And I’ve been giving talks and readings at libraries, and for parent groups among others.
You can see the promotional video here. And to connect with Leslie, follow her on Facebook or Google +, and Vimeo where you’ll find links to more videos.
The book is available from Blurb.
As my regular readers know, some of my personal essays and a poem were published recently in a great little book. Great, because the writing is good, and little, because, well, it’s small. A perfect size, in fact, for a holiday gift for a hostess, mother, stocking stuffer or just for fun. (Only $8.35!)
To give you some idea of the kind of book it is, I thought I’d share some of the pieces with you between now and Christmas. The book’s available at Amazon in either paper or digital form. Here’s a sample of writing from the editor, Lisa K. Winkler, my internet friend. Here you go.
There’s nothing like an ice cream cone. And this summer, there are more flavors than ever to choose from. Creative expression has pervaded ice cream, exposing our palates to culinary experiences akin to dining in ethnic restaurants.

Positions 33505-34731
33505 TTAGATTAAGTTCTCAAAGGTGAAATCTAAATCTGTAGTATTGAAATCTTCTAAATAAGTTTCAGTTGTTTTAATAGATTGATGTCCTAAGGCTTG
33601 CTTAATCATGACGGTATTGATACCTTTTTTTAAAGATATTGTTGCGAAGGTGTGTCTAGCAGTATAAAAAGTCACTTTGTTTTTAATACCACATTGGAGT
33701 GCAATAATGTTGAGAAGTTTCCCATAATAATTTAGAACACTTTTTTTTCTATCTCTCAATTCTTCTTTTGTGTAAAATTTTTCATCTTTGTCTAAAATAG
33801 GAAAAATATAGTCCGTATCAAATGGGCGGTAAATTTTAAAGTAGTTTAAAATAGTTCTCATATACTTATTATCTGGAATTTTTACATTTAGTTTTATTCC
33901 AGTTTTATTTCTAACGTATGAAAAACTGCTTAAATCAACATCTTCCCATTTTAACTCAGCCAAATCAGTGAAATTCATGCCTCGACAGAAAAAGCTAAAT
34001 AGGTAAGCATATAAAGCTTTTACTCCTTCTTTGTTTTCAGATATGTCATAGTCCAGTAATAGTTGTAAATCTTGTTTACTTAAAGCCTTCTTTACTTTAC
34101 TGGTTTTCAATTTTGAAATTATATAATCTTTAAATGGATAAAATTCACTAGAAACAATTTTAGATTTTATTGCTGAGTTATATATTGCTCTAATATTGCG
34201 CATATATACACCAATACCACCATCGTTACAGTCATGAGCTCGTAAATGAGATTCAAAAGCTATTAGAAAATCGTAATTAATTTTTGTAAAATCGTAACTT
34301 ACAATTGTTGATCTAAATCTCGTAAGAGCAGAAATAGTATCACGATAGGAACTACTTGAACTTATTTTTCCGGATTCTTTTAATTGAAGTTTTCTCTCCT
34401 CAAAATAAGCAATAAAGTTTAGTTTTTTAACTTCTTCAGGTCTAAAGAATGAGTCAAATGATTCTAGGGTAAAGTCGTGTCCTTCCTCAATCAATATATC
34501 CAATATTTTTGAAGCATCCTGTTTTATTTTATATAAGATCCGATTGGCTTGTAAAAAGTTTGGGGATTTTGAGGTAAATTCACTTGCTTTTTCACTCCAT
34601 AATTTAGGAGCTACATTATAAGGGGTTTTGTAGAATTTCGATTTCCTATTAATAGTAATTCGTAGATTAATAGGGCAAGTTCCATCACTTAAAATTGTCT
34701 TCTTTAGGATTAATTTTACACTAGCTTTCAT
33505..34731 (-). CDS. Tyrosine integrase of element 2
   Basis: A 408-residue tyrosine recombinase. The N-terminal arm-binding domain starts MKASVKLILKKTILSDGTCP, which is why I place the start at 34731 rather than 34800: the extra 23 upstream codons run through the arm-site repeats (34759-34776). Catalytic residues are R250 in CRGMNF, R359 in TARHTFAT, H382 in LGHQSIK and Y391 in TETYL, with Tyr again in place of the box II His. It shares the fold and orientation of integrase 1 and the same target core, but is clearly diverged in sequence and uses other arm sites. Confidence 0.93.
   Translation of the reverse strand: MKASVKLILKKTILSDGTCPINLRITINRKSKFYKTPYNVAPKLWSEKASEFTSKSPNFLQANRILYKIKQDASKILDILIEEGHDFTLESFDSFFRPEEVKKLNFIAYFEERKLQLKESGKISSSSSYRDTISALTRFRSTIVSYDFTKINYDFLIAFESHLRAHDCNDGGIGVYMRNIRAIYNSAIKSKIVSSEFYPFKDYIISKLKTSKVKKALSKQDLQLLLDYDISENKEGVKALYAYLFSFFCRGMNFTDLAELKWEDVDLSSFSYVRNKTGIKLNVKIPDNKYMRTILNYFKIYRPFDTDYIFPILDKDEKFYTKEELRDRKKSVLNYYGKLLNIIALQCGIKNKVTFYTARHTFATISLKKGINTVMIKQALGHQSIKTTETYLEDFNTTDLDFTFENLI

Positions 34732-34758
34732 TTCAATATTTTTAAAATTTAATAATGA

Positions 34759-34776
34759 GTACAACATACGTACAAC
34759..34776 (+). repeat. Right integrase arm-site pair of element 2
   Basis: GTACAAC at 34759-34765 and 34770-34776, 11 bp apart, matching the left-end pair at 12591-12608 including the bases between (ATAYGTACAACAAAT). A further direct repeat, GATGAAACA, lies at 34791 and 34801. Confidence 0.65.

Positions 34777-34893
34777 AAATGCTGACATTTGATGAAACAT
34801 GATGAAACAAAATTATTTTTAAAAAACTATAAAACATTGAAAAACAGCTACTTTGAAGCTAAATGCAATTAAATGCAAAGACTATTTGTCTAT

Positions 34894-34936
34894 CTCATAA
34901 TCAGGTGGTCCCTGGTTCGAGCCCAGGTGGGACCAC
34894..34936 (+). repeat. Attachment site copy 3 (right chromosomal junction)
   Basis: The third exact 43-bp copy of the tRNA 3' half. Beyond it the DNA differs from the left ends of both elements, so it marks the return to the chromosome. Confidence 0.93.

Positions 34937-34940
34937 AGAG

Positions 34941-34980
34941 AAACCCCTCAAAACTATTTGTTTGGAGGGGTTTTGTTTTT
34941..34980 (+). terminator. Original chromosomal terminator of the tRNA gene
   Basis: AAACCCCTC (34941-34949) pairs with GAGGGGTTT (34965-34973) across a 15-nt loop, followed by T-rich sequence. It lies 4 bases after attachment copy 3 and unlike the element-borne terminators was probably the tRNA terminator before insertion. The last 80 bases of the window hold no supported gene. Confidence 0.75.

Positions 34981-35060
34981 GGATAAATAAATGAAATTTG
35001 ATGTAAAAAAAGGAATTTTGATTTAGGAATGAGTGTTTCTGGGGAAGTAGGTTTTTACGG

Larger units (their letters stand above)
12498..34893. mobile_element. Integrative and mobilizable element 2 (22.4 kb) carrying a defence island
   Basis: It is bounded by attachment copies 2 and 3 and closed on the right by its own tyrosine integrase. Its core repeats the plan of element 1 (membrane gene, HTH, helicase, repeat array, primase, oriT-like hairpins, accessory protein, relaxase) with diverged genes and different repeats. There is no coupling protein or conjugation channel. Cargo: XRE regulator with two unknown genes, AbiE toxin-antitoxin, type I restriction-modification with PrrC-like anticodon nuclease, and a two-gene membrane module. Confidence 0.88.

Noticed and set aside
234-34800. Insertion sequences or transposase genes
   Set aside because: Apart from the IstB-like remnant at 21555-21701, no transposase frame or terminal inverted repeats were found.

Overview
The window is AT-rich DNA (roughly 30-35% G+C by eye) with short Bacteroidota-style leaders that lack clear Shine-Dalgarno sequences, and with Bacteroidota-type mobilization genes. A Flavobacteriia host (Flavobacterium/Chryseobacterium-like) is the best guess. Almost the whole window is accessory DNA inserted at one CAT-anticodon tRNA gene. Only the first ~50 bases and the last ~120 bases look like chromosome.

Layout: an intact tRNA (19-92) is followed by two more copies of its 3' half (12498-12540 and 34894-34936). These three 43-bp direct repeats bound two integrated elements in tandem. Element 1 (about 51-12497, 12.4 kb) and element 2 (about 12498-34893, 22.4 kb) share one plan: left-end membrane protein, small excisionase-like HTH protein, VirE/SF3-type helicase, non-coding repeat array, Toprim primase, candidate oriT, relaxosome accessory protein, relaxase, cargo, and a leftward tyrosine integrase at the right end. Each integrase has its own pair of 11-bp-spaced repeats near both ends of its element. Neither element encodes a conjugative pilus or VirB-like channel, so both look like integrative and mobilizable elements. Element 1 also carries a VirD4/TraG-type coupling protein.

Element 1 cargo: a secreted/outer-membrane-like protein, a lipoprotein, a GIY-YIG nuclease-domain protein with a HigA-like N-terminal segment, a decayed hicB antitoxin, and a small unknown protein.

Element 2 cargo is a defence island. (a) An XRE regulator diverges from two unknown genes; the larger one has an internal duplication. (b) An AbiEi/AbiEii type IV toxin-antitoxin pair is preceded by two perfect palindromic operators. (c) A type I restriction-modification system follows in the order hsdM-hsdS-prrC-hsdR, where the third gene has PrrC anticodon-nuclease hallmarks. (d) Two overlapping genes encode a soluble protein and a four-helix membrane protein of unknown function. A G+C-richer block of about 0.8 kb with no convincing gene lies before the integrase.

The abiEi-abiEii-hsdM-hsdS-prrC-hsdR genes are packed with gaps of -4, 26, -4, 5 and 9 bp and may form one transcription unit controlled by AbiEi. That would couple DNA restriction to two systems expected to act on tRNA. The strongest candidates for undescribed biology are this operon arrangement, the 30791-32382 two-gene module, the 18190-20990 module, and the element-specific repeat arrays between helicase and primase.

Cheeses- feta, goat, ricotta or blue can be found mixed with fruits and vegetables. Savory spices such as paprika, basil, rosemary, curry, pepper and even garlic are offered next to traditional chocolate, vanilla and strawberry. In New Jersey, the Garden State, I’ve seen “Fresh Corn.” For those who skipped breakfast, maple syrup and bacon flavors abound, and for those thinking salad, there’s olive oil.
Then there are the flavors invented by creative vendors whose names tell the customer nothing. Why don’t the stores tape an explanation of these flavors to the front of the case? Instead, customers have to ask what each is, wasting the scooper’s time and annoying the impatient Little League team waiting in line.
One stand offers a flavor named for the town’s zip code. And “Special Flavor,” which changes all the time. Last visit, it was peach. And the imaginative names, like Dirty Diaper, Elephants Never Forget, and Kong.
GC: Wow – buy the book to read the rest – which includes a recipe for chocolate fudge sauce. Yum.